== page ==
So, you want to construct your unique 8×8 chicken coop plan. Avoid worrying and take a moment to breathe and plan your coop thoroughly. If you’re anxious about your ability to understand the coop blueprints and being too technical, you’re not the only one.
Some people are incapable of comprehending or following construction blueprints, but they have constructed their own chicken coops and planned to build another one again.
Your flock does not really care if the angles aren’t perfect or if the structure isn’t the nicest in the neighborhood. as long as it is comfortable, warm, and safe. The idea is that you should not be intimidated. You are capable of doing and accomplishing this!
This article will cover
- What do You Need for Your DIY 8×8 Chicken Coop Plan?
- The Perks of Constructing Your Own 8×8 Chicken Coop Plan
- Why You Need A Chicken Coop For Your Flock?
- What to Incorporate Into Your Chicken Coop to Make it Great and Functional?
- 10 Free 8×8 Chicken Coop Plans
What do You Need for Your DIY 8×8 Chicken Coop Plan?
As you get started on your 8×8 chicken coop plan, you should analyze what the coop must serve your flock. This must-have checklist is concise yet critical:
- Enough space for the coop and chickens
- It should keep the predators outside and flock inside.
- Ventilation of the area
- Simple to cleanse and disinfect, and with excellent drainage
- Defense against the elements
The Perks of Constructing Your Own 8×8 Chicken Coop Plan
Wood is the simplest and most abundant material for your 8×8 chicken coop plan construction. If you want to construct your chicken coop, you may save a lot of money by using inexpensive materials such as pallet woods or even scrap woods from your backyard.
Most companies give out pallet woods for free to dispose of them. Heat-treated woods are suitable for construction. Additionally, constructing your chicken coop ensures that you receive the precise coop you desire! A one-of-a-kind that precisely fits your criteria.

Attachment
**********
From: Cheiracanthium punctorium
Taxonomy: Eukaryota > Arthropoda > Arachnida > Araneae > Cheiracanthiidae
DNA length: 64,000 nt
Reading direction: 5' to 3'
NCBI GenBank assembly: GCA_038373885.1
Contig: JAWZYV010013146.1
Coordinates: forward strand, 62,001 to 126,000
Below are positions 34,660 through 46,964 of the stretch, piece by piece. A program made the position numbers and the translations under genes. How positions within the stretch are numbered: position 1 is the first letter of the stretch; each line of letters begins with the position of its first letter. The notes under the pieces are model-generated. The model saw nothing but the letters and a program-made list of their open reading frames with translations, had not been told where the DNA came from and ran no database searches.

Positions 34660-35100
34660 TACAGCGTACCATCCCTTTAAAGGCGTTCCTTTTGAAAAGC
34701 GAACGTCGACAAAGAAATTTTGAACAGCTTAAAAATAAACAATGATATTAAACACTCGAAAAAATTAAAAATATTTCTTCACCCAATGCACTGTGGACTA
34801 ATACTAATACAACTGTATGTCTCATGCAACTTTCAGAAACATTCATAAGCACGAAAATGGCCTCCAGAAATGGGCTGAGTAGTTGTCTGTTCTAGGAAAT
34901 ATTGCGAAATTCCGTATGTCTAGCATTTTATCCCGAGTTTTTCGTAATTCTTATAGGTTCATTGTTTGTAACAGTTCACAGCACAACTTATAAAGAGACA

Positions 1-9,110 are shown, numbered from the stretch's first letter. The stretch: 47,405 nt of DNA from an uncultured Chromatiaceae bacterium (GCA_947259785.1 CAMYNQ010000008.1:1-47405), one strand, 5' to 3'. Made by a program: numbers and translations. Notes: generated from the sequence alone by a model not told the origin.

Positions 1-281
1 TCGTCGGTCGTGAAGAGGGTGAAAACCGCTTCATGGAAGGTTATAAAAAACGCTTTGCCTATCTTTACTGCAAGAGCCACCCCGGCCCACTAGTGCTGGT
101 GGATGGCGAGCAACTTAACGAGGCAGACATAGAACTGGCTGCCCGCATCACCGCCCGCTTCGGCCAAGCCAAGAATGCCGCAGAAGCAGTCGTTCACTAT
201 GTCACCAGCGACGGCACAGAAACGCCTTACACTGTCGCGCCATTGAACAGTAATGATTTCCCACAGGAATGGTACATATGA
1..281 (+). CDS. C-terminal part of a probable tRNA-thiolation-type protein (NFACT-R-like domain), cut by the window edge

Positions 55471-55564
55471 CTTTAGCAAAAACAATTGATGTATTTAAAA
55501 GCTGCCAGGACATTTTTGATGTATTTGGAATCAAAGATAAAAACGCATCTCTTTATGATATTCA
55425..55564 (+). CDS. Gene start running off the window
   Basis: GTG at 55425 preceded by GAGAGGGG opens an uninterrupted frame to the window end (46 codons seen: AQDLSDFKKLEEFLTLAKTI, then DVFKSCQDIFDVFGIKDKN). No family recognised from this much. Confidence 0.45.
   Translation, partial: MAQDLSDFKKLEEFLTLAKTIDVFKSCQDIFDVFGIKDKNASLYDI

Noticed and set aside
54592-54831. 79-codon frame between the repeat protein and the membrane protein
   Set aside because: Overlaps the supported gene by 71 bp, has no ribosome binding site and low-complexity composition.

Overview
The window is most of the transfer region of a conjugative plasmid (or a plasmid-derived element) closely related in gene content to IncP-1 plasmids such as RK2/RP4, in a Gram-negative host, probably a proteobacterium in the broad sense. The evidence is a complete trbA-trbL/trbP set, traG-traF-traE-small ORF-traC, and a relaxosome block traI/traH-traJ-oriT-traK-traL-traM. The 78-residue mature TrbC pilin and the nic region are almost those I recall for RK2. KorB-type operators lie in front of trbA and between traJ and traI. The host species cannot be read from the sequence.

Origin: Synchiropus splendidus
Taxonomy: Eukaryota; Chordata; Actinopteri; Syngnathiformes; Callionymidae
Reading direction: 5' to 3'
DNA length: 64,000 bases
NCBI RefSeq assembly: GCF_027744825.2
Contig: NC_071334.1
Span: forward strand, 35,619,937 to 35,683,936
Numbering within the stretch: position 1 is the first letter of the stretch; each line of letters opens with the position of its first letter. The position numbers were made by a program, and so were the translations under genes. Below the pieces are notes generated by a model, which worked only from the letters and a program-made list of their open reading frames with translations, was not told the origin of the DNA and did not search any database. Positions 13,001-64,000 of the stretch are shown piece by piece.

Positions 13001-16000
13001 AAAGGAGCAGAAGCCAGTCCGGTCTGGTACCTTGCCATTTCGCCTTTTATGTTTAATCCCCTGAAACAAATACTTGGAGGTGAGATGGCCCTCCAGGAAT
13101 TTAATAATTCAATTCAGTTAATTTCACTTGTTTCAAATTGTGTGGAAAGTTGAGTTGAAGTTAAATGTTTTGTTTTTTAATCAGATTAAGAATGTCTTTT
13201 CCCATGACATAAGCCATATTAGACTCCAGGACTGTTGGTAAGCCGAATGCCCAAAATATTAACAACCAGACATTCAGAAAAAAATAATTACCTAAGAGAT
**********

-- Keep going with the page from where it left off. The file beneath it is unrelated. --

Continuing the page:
Why You Need A Chicken Coop For Your Flock?
With all the hype regarding how much better and more ethical free-range chickens can be, it could appear wiser to ignore the chicken coop totally.
However, a coop is not a harsh method of housing your flock; rather, it is a method of keeping your poultry secure and comfy, which increases your poultry production and revenue. A chicken coop is important and valuable for several reasons, like:
A sturdy, durable chicken coop will keep predators out, such as raccoons, reptiles, rodents, foxes, eagles, even cats. Additionally, a secure coop prevents your flock from venturing into dangerous places, especially in urban or suburban settings wherein near roadways or vehicles can be harmful to your chickens.
Although fowls are tolerant of various weather conditions, they still require comfortable refuge from rough weather such as heavy rains, high winds, heavy rain, severe heat, and piercing cold. Your coop will contribute a lot to the comfort and safety of your flock by providing shelter from any weather conditions.